The fourth annual Banned Websites Awareness Day makes excessive filtering an intellectual freedom issue in K–12 learning.
Jennifer LaGarde’s sold-out ISTE presentation, “How to Survive the Zombie Librarian Apocalypse!,” struck a chord among teacher librarians. Her talk hinged on a statement she’d once heard: “There are only two types of librarians: zombies and zombie fighters.”
SLJ explores how transmedia storytelling, or telling a story across media platforms, has cracked open possibilities for educators to teach and assess, as well as opportunities for students to learn.
Recently my colleague Karen Smith-Yoshimura noted a blog post that demonstrates effective traits for using social media on behalf of an organization. Titled “Social Change”, the post documents the choices that Brooklyn Museum staff made recently to pare down their social media participation to venues that they find most effective. As they put it: There […]
Most schools have highly regulated Internet policies that don’t address the productive use of social media by students. It’s time to revisit these rules.
Maker spaces, robot construction, and computer tear-downs will figure prominently in librarians’ Teen Tech Week lineups this year, taking place from March 9 through 15.
A decade after the Children’s Internet Protection Act (CIPA) went into effect, its implementation in schools and public libraries is problematic and the scale of Internet filtering is excessive, panelist said during the ALA Midwinter session “Revisiting The Children’s Internet Protection Act: 10 Years Later.”
EBSCO Information Services today announced the acquisition of Plum Analytics, the developer of PlumX, a tool that gives researchers and institutions a more complete view of the impact of their publications by harvesting and aggregating alternative metrics (altmetrics) data in five major categories: usage, captures, mentions, social media, and citations. Plum will continue to offer the same services, with the same management team, operating as a wholly-owned subsidiary of EBSCO.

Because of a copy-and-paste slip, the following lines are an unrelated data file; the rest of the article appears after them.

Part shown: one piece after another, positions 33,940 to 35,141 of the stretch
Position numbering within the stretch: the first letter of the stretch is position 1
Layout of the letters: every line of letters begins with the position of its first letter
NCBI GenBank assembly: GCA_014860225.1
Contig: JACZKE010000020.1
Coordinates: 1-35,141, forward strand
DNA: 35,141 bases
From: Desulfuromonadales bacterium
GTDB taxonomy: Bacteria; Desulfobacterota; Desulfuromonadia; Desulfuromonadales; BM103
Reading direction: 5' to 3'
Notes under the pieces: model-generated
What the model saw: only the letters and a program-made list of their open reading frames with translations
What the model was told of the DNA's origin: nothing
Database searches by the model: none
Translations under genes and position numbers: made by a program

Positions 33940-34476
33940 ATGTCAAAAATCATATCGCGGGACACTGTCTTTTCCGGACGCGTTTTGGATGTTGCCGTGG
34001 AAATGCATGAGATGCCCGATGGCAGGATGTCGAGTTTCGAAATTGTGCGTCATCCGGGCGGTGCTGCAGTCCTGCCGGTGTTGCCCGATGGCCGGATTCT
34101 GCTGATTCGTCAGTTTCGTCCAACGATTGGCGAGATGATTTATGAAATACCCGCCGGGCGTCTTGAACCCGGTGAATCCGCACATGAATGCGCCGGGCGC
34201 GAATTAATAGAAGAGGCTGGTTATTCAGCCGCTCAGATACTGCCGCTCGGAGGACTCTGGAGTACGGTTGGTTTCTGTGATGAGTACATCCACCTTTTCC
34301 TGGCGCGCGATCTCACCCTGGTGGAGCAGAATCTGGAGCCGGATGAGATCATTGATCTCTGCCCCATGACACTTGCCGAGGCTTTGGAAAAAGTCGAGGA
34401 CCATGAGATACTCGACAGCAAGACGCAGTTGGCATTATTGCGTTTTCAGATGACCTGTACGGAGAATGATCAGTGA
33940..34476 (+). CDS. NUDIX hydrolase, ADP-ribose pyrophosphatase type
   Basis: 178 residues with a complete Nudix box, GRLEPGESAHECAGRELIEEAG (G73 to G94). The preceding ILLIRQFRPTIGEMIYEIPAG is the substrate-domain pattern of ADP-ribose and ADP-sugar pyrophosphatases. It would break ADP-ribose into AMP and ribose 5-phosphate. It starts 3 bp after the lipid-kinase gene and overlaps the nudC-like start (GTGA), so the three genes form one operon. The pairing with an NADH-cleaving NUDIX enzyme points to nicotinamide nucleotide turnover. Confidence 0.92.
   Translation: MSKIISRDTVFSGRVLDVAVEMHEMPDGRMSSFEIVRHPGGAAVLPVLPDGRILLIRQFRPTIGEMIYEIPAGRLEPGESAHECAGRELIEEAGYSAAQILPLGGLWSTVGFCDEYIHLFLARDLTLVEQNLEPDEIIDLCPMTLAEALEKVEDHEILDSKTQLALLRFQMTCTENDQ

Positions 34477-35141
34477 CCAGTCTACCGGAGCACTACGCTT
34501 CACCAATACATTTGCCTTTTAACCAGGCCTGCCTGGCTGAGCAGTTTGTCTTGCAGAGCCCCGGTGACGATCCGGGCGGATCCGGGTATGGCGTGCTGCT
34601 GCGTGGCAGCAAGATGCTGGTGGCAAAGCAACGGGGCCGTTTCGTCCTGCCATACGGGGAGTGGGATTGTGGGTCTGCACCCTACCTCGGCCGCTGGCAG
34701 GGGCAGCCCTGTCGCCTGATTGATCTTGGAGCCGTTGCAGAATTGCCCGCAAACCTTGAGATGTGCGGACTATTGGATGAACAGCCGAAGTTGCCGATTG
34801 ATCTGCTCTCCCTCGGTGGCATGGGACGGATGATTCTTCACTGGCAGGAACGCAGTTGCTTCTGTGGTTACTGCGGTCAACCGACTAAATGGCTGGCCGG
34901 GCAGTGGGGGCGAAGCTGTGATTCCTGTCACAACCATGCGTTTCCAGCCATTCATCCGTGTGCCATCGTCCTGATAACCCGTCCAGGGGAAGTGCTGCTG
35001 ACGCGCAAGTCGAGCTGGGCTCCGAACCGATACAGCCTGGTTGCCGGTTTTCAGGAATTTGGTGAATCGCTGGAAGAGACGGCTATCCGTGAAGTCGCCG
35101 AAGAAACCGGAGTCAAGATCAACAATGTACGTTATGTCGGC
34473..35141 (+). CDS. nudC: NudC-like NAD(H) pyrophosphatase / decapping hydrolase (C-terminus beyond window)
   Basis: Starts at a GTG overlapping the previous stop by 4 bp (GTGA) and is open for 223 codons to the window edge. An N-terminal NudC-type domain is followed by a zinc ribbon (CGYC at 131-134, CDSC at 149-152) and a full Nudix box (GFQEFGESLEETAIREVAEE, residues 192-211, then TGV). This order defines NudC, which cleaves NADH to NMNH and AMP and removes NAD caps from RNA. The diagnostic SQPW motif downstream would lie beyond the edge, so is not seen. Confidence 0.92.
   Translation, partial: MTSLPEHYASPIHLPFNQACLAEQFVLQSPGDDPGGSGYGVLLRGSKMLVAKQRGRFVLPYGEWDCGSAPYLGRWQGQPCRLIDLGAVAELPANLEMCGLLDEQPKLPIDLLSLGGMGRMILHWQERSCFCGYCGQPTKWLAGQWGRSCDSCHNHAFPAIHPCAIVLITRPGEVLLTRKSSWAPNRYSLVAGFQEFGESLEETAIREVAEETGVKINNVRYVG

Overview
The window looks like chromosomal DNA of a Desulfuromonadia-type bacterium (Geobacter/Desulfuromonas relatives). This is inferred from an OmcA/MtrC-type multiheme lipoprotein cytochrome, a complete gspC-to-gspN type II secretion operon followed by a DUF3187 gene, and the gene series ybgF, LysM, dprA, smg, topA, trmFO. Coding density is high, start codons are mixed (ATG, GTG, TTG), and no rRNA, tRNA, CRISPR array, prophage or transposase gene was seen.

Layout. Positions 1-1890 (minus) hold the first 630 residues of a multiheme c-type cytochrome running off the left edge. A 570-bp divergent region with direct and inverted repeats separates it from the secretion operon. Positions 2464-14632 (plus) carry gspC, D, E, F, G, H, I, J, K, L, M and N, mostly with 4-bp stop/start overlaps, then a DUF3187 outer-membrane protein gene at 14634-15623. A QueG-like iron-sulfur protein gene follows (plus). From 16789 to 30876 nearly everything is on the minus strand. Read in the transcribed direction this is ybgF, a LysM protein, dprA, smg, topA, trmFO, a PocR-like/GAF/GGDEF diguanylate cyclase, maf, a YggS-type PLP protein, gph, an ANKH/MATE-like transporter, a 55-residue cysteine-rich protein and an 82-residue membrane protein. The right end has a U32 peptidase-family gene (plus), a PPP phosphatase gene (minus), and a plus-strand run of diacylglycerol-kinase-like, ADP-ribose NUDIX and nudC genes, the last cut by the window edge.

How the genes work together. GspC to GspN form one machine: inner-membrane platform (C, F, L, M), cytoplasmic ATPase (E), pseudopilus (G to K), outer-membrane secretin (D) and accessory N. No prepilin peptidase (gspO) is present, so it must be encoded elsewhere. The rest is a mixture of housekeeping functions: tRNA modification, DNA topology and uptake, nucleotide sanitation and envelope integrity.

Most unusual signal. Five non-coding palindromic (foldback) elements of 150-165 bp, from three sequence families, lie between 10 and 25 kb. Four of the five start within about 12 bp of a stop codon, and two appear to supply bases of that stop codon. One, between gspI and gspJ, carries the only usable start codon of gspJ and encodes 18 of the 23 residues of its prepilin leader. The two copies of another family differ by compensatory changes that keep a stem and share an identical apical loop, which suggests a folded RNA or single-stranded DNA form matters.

As education technology has evolved, so, too, have the kinds of digital tools that school librarians use with their students. More than 750 school librarians responded to SLJ’s survey, representing K–12 public and private schools across the country. According to the data, they make the most of what they have, learning one day and sharing that knowledge the next.
Social media is becoming a more and more important way for libraries to interact with their patrons, and one ingredient of that is passing along interesting pieces of information about the library’s many programs and activities. Another very important part, though, is posting the occasional cat picture or funny video, or other piece of viral content, commonly known as memes. At The Digital Shift: Reinventing Libraries virtual event, held by Library Journal and School Library Journal on October 16, Know Your Meme’s resident librarian, Amanda Brennan, offered her thoughts on how libraries can use memes to engage their patrons and boost their followings on platforms like Twitter and Facebook. We revisited that presentation, and picked Brennan’s brain on some other points, in a Q&A that offers some pointers for beginners looking to make their library’s Facebook page a must read.